Lathera - make green peas exciting
This is one my favourite meatless Monday recipes. I say favourite about a lot of recipes and I really mean it. I love them all but this one is one of those recipes that If you put the pot in front of me I will eat the whole thing and when it’s done I will wipe the pot clean with some crusty bread. I put this over rice or (gf) pasta or just on its own with bread and some feta. This and a salad and I’m done. This will definitely not be a favourite as a stand alone main if your not a veggie fan (who are you?). But even as a side it works really well.
So Lathera in Greek actually means “oily”. This can be an off-putting name because of the oily factor, but the dish isn’t oily, it just uses quite a bit of oil in the recipe. Quite a bit meaning ¼ to ½ a cup to sauté (to 1 lb of vegetables) and cook down the vegetables and then when serving you drizzle some uncooked EVOO on them to get that rich flavour cooked in, and poured over as well. This makes the dish nice and rich. If you just use a scant amount of oil it will not be as flavourful and will just be watery vegetables.
What vegetables? Well the possibilities are endless. Top two for me are string beens (fasolakia) or green peas (mpizelia or arakas). Fresh or frozen, they are my go-to vegetables for Lathera.
But you can use potatoes, cauliflower, okra and various legumes too like broad beans, lima (gigantes) beans, and chick peas.
Benefits of Lathera are plenty. Ok so first off, from the olive oil you get a good dose of antioxidants and healthy monounsaturated fats. Second, you get a meal rich in fibre and tons of nutrients because it’s all vegetables. And lastly it’s super cheap to make if your on a budget. If you can’t buy fresh like I said you can use frozen veggies which are still full of good nutrients. And if you don’t have fresh tomatoes you can sub in good canned tomatoes. Green peas are a super food in themselves. A fantastic source of fibre which is so good for your digestion. High also in iron, folate, manganese, phosphorous, copper, vitamin B1, and potassium. Health benefits range from lowering cholesterol, contributing to good heart health, weight loss and of course an amazing source of protein!!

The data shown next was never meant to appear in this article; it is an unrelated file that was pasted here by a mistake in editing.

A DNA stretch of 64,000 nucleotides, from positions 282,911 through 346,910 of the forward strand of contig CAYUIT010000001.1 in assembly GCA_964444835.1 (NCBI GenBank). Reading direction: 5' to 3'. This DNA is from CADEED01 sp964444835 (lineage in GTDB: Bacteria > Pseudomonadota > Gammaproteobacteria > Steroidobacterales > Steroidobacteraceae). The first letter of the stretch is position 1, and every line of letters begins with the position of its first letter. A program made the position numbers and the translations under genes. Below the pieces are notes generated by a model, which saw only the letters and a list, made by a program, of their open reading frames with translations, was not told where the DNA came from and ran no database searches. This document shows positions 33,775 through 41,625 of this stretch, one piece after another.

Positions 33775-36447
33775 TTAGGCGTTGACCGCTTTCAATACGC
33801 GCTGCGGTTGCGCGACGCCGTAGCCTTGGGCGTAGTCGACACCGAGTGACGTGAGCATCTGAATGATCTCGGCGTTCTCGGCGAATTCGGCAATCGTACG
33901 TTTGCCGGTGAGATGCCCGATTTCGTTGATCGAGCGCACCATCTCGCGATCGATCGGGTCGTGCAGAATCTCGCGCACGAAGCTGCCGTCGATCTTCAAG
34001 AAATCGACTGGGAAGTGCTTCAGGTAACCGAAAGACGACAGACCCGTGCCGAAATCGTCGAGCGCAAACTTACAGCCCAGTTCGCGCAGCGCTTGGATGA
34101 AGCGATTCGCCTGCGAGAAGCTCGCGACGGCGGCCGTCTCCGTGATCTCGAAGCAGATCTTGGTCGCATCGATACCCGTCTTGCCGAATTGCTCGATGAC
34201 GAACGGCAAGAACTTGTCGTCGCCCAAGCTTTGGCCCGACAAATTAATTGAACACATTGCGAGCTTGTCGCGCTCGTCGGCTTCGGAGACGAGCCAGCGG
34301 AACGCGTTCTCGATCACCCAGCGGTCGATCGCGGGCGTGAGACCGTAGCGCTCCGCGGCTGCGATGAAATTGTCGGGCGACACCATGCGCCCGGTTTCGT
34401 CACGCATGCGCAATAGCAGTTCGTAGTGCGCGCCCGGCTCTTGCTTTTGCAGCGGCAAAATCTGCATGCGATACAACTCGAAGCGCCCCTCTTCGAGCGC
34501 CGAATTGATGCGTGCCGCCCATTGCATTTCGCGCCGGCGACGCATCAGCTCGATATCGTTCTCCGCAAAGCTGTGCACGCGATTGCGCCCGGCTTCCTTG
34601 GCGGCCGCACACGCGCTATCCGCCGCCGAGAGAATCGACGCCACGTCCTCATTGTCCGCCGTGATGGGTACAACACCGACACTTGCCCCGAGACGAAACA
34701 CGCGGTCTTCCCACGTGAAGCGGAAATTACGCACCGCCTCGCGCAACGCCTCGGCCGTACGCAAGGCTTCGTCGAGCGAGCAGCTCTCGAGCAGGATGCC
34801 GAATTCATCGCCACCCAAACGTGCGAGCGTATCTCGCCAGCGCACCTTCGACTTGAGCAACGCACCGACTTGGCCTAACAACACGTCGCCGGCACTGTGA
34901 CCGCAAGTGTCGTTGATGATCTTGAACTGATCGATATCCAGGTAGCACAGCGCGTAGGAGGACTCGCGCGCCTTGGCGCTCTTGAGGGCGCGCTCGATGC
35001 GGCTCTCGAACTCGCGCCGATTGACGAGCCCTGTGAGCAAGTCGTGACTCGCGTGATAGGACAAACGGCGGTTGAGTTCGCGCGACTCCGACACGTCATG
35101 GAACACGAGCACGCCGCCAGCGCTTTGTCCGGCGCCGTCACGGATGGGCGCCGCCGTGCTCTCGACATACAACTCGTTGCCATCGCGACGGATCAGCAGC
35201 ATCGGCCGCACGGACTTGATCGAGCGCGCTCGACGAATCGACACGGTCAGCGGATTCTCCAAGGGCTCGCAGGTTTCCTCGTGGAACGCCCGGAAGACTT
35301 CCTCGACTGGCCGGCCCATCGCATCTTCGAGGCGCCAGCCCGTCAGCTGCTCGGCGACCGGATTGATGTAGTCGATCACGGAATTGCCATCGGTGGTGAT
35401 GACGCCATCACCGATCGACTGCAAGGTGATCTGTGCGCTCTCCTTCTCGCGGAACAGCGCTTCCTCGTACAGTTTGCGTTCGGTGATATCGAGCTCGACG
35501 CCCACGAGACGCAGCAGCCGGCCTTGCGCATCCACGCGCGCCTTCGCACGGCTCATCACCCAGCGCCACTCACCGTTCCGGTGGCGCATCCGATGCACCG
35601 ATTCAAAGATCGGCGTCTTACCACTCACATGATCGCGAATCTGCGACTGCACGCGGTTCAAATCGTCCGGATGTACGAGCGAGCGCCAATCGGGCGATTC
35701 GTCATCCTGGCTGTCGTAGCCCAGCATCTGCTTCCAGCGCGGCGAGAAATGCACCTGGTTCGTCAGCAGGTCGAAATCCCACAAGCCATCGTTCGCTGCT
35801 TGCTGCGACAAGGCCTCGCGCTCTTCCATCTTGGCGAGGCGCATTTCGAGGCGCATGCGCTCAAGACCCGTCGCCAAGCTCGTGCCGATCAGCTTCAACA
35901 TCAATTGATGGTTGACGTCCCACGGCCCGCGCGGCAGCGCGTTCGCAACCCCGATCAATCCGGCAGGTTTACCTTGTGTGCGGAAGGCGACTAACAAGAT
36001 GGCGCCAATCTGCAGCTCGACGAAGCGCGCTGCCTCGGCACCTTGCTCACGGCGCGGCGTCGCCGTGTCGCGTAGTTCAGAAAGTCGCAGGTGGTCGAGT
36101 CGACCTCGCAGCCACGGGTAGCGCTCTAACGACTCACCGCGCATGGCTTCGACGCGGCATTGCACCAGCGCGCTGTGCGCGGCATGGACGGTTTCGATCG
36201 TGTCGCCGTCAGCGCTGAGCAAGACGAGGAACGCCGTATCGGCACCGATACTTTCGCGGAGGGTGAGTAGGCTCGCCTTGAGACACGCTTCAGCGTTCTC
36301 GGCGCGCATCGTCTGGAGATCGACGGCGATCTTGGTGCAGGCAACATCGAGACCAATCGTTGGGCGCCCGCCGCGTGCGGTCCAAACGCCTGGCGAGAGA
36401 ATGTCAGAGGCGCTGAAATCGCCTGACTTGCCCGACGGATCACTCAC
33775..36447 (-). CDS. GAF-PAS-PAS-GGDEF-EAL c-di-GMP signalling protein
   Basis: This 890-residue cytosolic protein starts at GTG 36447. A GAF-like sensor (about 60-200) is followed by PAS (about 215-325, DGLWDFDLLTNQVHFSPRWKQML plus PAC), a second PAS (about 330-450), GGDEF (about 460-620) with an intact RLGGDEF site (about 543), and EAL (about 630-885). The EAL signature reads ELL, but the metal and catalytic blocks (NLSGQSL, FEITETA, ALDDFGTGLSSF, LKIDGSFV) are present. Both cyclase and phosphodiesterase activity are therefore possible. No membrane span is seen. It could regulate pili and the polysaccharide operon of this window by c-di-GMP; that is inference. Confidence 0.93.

What you can’t sub out is the EVOO, tomatoes, parsley, onions and garlic. Those are the staples of this fine vegetarian dish.
The things that can change:
- Some add a pinch of sugar to balance out the acidity of the tomatoes. I think that’s optional.
- Some add in carrots and that is fine too. That will add a nice bit of sweetness to the dish. You can add a little white wine when sautéing the vegetables as some do to add a little more depth of flavour but that too is optional.
- Some add dill as I do (if I have it available), which is also optional but I love dill and love the punch it gives anything.
- Some recipes add in a potato for a little more substance and that is fine too.
- If you want a bit of a kick some recipes call for a little bit of pepper flakes but that is completely up to you.
- 1 lb of green beans/or peas (fresh or frozen)
- ¼ to ½ cups of extra virgin olive oil and a little extra for drizzling after
- one yellow onion chopped
- 1 or 2 stems of green onion chopped
- 2 cloves of garlic minced
- 3 medium sized tomatoes or 5 small grated or finely chopped or a large can of diced tomatoes
- 1 large bunch of parsley finely chopped about ¼ cups worth and the same of dill if you like dill (less or none if you don’t)
- a pinch of sugar (optional)
- a teaspoon of tomato paste for a little extra depth and thickness (optional) if using tomato paste add in a ¼ cup of water also
- salt and pepper to taste
- In a deep skillet, sauté the onions with all the oil until soft for a few minutes then add the garlic and herbs and sauté for another minute.
- Add in the tomatoes, tomato paste, peas and a pinch of sugar, ¼ cup of water and stir well
- Lower heat, cover and simmer until the sauce is thick so for about 30 to 45 minutes, adding a little water if needed. Adjust the seasoning with salt and pepper.
- Serve with a drizzle of olive oil and sprinkle of some fresh parsley on top, crusty bread and feta or use as a sauce over pasta or rice.